Issue: July 23
- When to harvest your garlic cloves
- Wait until winter to prune figs, pomegranates, and other shrubs that are sprouting from the base after the great freeze of 2011
Wait until winter to prune figs, pomegranates, and other shrubs that are sprouting from the base after the great freeze of 2011
Q. We have a fig and a pomegranate both of which died back during the February freeze. We sawed back all the dead growth and both plants are coming back from the roots or from residual stumps. The growth is prolific. Do you have any suggestions on how to prune them to one or two main stems and when to do it? Thank You.
A. You can prune these next winter. Leave the growth for now to "feed" the root system. The roots have expended stored foods (carbohydrates) to produce this new growth, so give the new growth time to replace the carbohydrates in the roots. If you prune away leaves now, you will remove the photosynthesizing leaves that make these carbohydrates. I suggest that you leave more than one or two main stems. This is insurance against future environmental stresses. These plants are actually shrubs in their natural form. They form large shrubs with many large "trunks". It is possible to train them to be trees, but more, smaller stems from the base provides a greater chance of the plant restoring itself if it freezes to the ground again. When you prune next winter select from 3 to 10 good stems at the base and remove the others. You will need to remove basal shoots each spring as they begin growing to maintain the selected main stems. Pruning new basal sprouts each spring will be necessary if you choose to grow these plants as a tree with a single trunk, or as a shrub with several main stems. Removing these sprouts early in the spring (earlier than now, mid-summer) reduces the amount of photosynthetic leaf surface and carbohydrates lost by pruning. Pruning early by gently pulling the soft new basal sprouts away from the base of the plant allows fewer buds to remain at the base of the plant and produce sprouts the next year.
When to harvest your garlic cloves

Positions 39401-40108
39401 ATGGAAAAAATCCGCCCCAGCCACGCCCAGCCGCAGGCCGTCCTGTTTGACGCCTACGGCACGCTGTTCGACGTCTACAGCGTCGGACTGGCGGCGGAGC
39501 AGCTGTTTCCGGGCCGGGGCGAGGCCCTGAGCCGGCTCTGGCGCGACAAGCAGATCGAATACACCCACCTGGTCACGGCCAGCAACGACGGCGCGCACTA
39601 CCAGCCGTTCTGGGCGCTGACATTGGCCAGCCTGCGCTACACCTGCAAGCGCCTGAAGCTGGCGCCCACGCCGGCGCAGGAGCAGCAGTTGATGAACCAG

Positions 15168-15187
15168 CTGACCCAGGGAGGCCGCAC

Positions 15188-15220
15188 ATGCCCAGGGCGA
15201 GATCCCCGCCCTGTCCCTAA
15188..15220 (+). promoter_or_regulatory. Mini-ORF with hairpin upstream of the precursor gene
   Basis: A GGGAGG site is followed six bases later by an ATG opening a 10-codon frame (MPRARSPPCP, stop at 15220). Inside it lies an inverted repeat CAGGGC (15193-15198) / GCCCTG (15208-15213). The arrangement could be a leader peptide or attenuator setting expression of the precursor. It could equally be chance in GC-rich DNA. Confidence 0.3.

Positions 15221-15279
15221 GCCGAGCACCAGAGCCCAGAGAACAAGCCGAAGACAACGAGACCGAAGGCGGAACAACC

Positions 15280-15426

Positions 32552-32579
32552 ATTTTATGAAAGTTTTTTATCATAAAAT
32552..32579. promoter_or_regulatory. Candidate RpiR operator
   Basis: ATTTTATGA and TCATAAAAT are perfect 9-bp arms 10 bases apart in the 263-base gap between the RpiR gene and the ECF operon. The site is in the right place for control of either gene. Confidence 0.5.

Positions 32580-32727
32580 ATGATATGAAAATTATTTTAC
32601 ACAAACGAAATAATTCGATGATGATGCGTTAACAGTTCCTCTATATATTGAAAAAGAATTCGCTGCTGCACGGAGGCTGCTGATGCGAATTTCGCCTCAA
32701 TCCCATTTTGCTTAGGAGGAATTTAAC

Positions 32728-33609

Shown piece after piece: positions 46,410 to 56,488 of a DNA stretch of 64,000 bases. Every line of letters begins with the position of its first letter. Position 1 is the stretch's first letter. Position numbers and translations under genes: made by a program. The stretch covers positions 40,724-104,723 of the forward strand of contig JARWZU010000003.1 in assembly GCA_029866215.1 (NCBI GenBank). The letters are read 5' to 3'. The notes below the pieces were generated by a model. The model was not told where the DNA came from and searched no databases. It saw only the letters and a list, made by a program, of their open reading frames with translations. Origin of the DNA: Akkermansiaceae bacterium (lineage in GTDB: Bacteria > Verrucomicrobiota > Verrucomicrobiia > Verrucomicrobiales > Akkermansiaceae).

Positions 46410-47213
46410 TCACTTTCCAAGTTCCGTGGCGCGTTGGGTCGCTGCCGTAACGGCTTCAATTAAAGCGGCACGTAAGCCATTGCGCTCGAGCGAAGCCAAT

Q. I experimented with garlic in my garden last fall. The plants grew well through the winter, recovering well after the extreme cold. They are turning yellow and brown now. When can I harvest the garlic cloves?
A. You can begin digging your garlic when you see the plants going dormant in mid-summer. That is what you are seeing now. Dig the bulbs now and place them in a shady, dry location to cure for a while. You can also braid the garlic if you want to hang garlic strands with your chile ristras to decorate your home. As braided strands, you can select individual cloves, or remove whole bulbs and separate them into individual cloves as you need to cook them. If you choose not to braid the garlic, after the bulbs cure and the leaves dry, you can store them in a dry, shady location until you need them. Be sure they have adequate air circulation to prevent molding and (later) sprouting. Store them in one or two layers in boxes or in mesh bags. Old nylon stockings may also be used for storing garlic.
For more gardening information, visit the NMSU Extension publications World Wide Web site at http://www.cahe.nmsu.edu/pubs/_h.
Send your gardening questions to:
Yard and Garden, ATTN: Dr. Curtis Smith
NMSU Cooperative Extension Service
9301 Indian School Road, NE, Suite 112
Albuquerque, NM 87112
Curtis W. Smith, Ph.D., is an Extension Horticulture Specialist with New Mexico State University's Cooperative Extension Service. New Mexico State University is an equal opportunity/affirmative action employer and educator.